Ice filled my veins as I hung up the phone. No – he wasn’t going to be born yet. He wasn’t due to come for three more months. Not my son – not my baby. I knew Charlie like he’d been around my whole life. “It’s okay, buddy,” I whispered to the life inside of me. “We’re going for a ride, but it’ll be okay.”
I couldn’t let my little boy feel how scared I was. I caught my breath to quench my fear and set my mind to work. Get busy. Get active. I’m okay, I told myself. As I made my way back into the bedroom to wake my husband, the doctor’s words rang in my head – Neonatal Intensive Care Unit. NICU. What’s going on here? He’s not ready to be born today.
Sitting on the bed, I shook Fred’s shoulders. “Fred, you need to get up. I have to go to the hospital.” He jolted upright in bed. “Are you alright?”
My eyes filled with tears and Fred instantly knew there was trouble. He snapped on the light and jumped into action. Without another word we pulled on coats and moved out into the cold January night. The rain fell with a soft drumming as we belted ourselves in the car and pulled out of the driveway. I glanced at Fred and our eyes met. A silent prayer passed between us as we began the twenty minute drive to the hospital. It was the beginning of the longest three months of our lives.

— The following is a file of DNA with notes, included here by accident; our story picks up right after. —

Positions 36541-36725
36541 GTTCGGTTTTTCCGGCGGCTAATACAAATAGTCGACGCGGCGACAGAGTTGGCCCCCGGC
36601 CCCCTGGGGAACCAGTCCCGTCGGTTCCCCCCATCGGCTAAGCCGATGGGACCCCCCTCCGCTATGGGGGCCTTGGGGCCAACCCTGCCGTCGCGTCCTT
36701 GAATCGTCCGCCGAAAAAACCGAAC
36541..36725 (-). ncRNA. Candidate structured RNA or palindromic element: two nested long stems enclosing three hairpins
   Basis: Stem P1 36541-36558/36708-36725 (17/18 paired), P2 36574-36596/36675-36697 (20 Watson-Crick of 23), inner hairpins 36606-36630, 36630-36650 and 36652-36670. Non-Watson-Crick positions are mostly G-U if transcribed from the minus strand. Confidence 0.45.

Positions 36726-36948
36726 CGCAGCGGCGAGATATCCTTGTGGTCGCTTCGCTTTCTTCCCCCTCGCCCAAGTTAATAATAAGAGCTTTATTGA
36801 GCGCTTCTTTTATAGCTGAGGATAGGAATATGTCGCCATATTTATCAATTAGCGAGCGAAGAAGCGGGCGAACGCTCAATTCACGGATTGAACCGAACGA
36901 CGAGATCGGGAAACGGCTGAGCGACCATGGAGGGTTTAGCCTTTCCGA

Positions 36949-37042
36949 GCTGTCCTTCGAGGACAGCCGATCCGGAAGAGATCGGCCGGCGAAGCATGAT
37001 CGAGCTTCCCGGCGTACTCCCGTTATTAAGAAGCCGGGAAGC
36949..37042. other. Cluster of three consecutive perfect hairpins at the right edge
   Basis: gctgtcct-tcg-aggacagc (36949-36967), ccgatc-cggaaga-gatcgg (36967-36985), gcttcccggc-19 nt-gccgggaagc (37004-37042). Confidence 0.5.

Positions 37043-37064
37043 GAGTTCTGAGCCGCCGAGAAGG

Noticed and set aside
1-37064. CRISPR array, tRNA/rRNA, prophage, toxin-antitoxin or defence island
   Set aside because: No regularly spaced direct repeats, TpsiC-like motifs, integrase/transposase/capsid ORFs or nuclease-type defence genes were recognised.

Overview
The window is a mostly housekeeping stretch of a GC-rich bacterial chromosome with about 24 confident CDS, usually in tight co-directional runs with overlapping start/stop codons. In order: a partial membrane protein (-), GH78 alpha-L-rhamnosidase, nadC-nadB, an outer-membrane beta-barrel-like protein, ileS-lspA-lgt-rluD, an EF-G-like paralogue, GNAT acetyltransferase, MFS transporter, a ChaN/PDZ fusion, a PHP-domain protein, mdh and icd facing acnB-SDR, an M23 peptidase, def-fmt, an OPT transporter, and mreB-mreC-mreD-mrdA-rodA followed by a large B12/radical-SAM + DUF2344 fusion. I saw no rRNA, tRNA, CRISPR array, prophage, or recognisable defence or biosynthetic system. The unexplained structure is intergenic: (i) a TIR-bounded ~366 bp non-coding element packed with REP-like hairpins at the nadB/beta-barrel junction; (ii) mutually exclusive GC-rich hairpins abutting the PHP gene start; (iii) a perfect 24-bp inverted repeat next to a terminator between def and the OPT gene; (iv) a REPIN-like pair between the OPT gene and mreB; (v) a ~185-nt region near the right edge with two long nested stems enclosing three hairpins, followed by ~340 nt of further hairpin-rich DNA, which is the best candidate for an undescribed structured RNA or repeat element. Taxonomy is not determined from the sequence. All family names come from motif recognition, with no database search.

I was admitted at 4 a.m. and Charlie was born that night by natural birth – as natural as can be expected in an emergency delivery room. He cried when he came out, which was a great sign and then he was immediately frisked onto a warming tray and intubated. I didn’t see his eyes for three days because he had to wear bilirubin goggles. When I finally saw them for the first time I remember thinking I knew it was you! Charlie spent three months in the NICU. It was a rollarcoaster of an existence; one day he was doing great, another he was dying. He went through all the crises a preemie goes through – waiting for the PDA ductuss to close, NEC (a terrible intestinal disease), six weeks on a respirator, and finally bilateral hernia surgery.